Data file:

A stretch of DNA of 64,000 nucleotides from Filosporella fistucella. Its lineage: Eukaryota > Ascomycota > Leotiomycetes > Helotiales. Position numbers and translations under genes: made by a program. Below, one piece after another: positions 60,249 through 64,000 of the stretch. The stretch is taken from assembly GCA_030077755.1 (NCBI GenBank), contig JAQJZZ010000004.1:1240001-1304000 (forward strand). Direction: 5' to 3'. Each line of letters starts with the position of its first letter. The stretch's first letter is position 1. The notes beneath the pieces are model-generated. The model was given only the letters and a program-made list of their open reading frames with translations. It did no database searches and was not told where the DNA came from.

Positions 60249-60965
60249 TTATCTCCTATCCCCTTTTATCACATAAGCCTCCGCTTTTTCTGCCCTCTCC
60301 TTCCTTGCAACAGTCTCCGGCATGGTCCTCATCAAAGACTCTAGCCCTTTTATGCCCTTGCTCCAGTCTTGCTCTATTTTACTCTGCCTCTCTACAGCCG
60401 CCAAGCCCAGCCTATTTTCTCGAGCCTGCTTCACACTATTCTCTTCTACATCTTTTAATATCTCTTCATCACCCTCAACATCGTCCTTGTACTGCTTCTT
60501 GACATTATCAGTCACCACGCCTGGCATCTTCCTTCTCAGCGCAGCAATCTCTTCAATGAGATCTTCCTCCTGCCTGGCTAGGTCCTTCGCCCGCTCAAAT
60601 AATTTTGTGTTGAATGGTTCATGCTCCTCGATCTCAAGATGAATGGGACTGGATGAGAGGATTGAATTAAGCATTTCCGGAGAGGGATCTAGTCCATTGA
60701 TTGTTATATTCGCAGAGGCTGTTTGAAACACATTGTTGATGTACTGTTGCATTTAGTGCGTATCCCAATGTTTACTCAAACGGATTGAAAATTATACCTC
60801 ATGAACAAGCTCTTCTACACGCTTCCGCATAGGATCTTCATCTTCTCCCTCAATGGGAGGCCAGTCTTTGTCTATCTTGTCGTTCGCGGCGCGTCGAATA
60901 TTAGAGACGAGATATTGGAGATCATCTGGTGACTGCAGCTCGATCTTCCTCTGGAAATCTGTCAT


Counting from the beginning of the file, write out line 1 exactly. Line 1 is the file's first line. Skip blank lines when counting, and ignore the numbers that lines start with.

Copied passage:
A stretch of DNA of 64,000 nucleotides from Filosporella fistucella. Its lineage: Eukaryota > Ascomycota > Leotiomycetes > Helotiales. Position numbers and translations under genes: made by a program. Below, one piece after another: positions 60,249 through 64,000 of the stretch. The stretch is taken from assembly GCA_030077755.1 (NCBI GenBank), contig JAQJZZ010000004.1:1240001-1304000 (forward strand). Direction: 5' to 3'. Each line of letters starts with the position of its first letter. The stretch's first letter is position 1. The notes beneath the pieces are model-generated. The model was given only the letters and a program-made list of their open reading frames with translations. It did no database searches and was not told where the DNA came from.